These machines, known as mining rigs, work around the clock to find new units of cryptocurrency.
Benjamin Hall | CNBC
Some of the biggest names in bitcoin – including Jack Dorsey, Tom Lee and Michael Saylor – have teamed up to refute claims by House Democrats calling on the Environmental Protection Agency to investigate the environmental impact of cryptocurrency mining.
Bitcoin operates on a proof-of-work (PoW) mining model, which means that miners around the world run powerful computers to simultaneously create new bitcoin and validate transactions. Proof-of-work mining, which requires sophisticated equipment and a whole lot of electricity, has almost become synonymous with bitcoin, although ethereum – at least for a few more months – still uses this method to secure its network.
Rep. Jared Huffman (D-Calif.), Along with nearly two dozen lawmakers, wrote to the EPA last week, asking the regulator to ensure that mining companies comply with the Clean Air Act and the Clean Water Act, citing “serious concerns about reports of “Cryptocurrency facilities across the country are polluting communities and making an overall contribution to greenhouse gas emissions.”
In a rebuttal letter sent to EPA chief Michael Regan on Monday morning, a mix of bitcoin miners and industry experts – as well as firms such as Benchmark Capital, Fidelity Investments and Fortress Investment Group – claim that the House Democrats took very badly in their messages about the basics in proof-of-work mining.
First, the letter calls for lawmakers to confuse data centers with power generation facilities.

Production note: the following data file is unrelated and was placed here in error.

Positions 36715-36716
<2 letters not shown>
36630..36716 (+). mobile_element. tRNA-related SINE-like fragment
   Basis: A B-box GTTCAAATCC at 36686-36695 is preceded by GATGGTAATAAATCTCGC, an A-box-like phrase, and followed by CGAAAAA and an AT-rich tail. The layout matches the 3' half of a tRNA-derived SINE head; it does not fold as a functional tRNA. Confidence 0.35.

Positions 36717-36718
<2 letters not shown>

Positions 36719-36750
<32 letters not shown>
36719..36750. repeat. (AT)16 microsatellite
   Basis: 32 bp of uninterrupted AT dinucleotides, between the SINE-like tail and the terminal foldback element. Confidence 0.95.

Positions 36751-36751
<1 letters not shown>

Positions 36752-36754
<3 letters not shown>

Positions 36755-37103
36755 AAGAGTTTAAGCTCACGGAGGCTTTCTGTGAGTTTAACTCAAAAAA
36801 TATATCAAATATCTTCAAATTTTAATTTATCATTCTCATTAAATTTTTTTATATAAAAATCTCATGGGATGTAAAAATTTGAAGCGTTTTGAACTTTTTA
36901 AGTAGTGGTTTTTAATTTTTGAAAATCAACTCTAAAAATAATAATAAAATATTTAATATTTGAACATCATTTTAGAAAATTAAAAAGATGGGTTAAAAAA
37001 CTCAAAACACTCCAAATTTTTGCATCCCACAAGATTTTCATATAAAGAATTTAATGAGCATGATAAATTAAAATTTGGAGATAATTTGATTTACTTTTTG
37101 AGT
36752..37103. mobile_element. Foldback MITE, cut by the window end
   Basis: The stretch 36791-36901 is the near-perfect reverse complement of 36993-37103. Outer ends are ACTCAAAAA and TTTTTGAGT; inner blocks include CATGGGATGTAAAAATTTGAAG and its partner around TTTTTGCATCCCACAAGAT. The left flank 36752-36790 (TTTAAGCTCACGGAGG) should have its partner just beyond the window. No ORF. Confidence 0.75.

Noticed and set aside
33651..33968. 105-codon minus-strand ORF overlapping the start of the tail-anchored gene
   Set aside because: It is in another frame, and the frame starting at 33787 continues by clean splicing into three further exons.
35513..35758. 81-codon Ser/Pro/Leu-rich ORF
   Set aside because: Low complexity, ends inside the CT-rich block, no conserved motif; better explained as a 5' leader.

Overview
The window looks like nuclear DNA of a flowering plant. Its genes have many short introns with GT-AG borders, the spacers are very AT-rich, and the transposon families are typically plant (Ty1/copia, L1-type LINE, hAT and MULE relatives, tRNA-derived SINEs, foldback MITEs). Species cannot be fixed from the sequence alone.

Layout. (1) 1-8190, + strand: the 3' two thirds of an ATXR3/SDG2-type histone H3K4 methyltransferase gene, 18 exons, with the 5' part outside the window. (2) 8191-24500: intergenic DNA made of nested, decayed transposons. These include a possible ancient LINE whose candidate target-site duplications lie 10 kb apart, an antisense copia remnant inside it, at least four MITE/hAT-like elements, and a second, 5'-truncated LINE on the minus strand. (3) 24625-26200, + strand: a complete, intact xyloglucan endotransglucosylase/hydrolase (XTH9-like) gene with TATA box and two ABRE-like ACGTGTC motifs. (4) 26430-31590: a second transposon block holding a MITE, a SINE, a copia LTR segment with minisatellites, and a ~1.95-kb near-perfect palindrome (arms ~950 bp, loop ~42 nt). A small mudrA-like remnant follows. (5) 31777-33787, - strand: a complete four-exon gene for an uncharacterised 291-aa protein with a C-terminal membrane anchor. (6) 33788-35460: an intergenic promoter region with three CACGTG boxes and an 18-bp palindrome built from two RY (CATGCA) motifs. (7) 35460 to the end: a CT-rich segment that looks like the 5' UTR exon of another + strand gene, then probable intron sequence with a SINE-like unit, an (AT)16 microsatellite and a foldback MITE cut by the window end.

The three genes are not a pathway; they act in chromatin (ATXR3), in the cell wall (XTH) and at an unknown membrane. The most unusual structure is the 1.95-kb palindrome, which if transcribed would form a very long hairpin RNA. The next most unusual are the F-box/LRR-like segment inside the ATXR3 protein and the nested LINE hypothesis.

The rejection letter states that data centers that contain “miners” are no different from data centers owned and operated by Amazon, Apple, Google, Meta and Microsoft. According to the letter, every single building where electricity drives IT equipment is to run computer workloads.
“Regulating what data centers allow their computers to do would be a massive shift in U.S. policy,” the letter reads.
“They confuse the public,” said Darin Feinstein, co-founder of cryptocurrency mining operator Core Scientific – and one of the lead authors on the letter. “Pollution comes from the energy production source, and all data centers buy electricity off-site, upstream.”
Feinstein said that if the EPA wants to regulate energy production, channels are already in place to regulate energy production facilities at the federal, state and local levels.
“It would be very unusual for the EPA to regulate the kind of calculation that takes place within a data center. It is clearly outside their mandate,” Castle Island Ventures’ Nic Carter, who helped write the rebate, told CNBC.
“It makes no sense to ask the EPA to worry about what kind of calculation is being made,” Carter said.
While the EPA regulates power plants, very few PoW mining companies actually own electricity production, according to the contradiction.
“The letter makes it sound like there’s a bunch of these vertically integrated miners like Stronghold and Greenidge … but that’s a small part of the overall hash rate,” Carter continued, referring to an industrial term used to describe the computing power of all miners in the bitcoin network.
Huffman and his colleagues from the House also take issue with the specialized computer hardware that they claim creates “major electronic waste challenges” as millions of devices quickly become obsolete, leading to large amounts of electronic waste.
The letter cites estimates that bitcoin mining alone produces 30,700 tons of electronic waste annually. “Industry must be held accountable for this waste and discouraged from creating it,” the letter argues.
The memo to the EPA this morning rejects the claim of e-waste and says lawmakers cited a highly criticized research study that makes bold assumptions about the depreciation timeline for mining rigs. The letter says the assumption of a 1.3-year period of depreciation is “extremely short,” and lawmakers conclude that the entire fleet of rigs is periodically junked.
It is unclear whether the EPA will wade into the larger debate over proof-of-work mining. The agency did not immediately respond to CNBC’s request for comment.